Every remodeling sales presentation is a tug of war. The homeowners are pulling for a price breakdown, partly because they’re wary of being overcharged, but also because they need to make informed decisions about tradeoffs that affect their budget. The remodeler is pulling in the other direction and wants to reveal only the total cost of the job, partly because it’s easier, but also to avoid questions about markup and profit.
But the dynamics of this timeless struggle are changing, thanks to the leverage homeowners have gained from online research. The information they gather strengthens their resolve to demand more detail and openness—more transparency—around project costs. Some remodelers have adapted by taking a less adversarial approach, as we explored in our October 2017 feature on the subject, but most continue to resist.
In fact, judging from the reader response, one example in that article seemed to embody remodelers’ worst fears: It gives homeowners a detailed price breakdown, including bare subcontractor bids and undisguised overhead and profit figures. In this article, we follow up with examples from Michael Anschel of Otogawa-Anschel Design+Build in Minneapolis who developed the system in response to the changing buying behavior of his customers and uses it every day.
Anschel’s job proposals include three types of line items that most other companies avoid like the plague: bare trade contractor bids, supervisory time, and overhead and profit. Let’s look at how and why each one works.
Trade Contract Bids
In addition to itemizing the invoice cost of materials and labor, Anschel also includes subcontractor bids as bare costs without an applied markup. Why? Because it simplifies the conversation.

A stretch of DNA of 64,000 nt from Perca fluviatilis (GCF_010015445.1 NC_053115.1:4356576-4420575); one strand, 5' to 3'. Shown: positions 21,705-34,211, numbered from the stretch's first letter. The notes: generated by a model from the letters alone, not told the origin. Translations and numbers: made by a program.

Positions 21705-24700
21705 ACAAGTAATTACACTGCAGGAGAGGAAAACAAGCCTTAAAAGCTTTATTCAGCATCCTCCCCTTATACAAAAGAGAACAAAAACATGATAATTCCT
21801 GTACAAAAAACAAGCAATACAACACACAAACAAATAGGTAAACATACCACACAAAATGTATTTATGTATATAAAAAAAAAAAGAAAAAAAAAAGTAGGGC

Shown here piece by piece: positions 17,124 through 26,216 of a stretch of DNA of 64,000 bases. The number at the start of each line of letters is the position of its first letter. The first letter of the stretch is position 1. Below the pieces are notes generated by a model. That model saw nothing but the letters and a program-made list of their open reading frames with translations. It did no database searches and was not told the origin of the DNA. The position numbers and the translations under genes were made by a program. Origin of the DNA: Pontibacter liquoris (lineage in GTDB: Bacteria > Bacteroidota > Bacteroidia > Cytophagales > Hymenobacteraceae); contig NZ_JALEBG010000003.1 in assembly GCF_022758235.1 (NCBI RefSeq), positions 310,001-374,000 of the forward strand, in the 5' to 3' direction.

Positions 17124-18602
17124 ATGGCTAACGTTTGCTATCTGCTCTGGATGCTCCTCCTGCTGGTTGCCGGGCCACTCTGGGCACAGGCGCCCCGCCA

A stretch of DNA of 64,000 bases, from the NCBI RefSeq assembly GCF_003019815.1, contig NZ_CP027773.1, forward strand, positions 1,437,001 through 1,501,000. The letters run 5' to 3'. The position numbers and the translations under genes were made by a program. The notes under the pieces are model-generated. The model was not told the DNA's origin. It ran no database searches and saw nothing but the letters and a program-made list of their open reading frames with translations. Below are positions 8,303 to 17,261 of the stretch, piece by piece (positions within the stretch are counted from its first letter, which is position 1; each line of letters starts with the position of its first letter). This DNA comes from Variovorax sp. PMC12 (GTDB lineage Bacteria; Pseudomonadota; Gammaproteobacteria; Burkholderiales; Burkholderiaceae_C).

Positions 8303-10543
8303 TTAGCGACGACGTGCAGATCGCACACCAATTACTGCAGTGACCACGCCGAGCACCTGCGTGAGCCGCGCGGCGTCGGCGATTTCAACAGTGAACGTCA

With itemized pricing, subcontractor quotes (for plumbing, in this example) or unit prices for subcontracted work (electrical, tile, and painting, in this example), are listed at cost, which makes them easy to discuss and alter without having to adjust for a baked-in markup. These bare costs also tend to compare more favorably with numbers clients may have obtained online or from friends and relatives.
“Clients rarely question a subcontractor’s price, but they often want to know what’s included,” Anschel says. “Is there a toe-kick heater? Are the lights on dimmers? I can open up my binder in front of them and find the answer. And in that process, I’m never trying to hide the numbers printed on that page.”
Client confidence. There’s another benefit: client confidence. If a client does decide to check up on a trade contractor’s price, the number they get will be closer to a bare bid than a number that includes markup. “And that builds confidence.”
In Anschel’s experience, his clients are relieved by the fact that they can see his subs’ bids. And if they can get a better number, he will consider swapping it out—but he will also explain the advantages to working with trade contractors with whom he has long-standing relationships. (Yes, even with transparency, you still have to sell the job.)
“If I’m an advocate for the client, why not have them sit on my side of the table and review sub bids to make sure they’re getting what they think they’re getting,” Anschel says. “With this system I can do that without ever having to worry about where I tucked my margin.”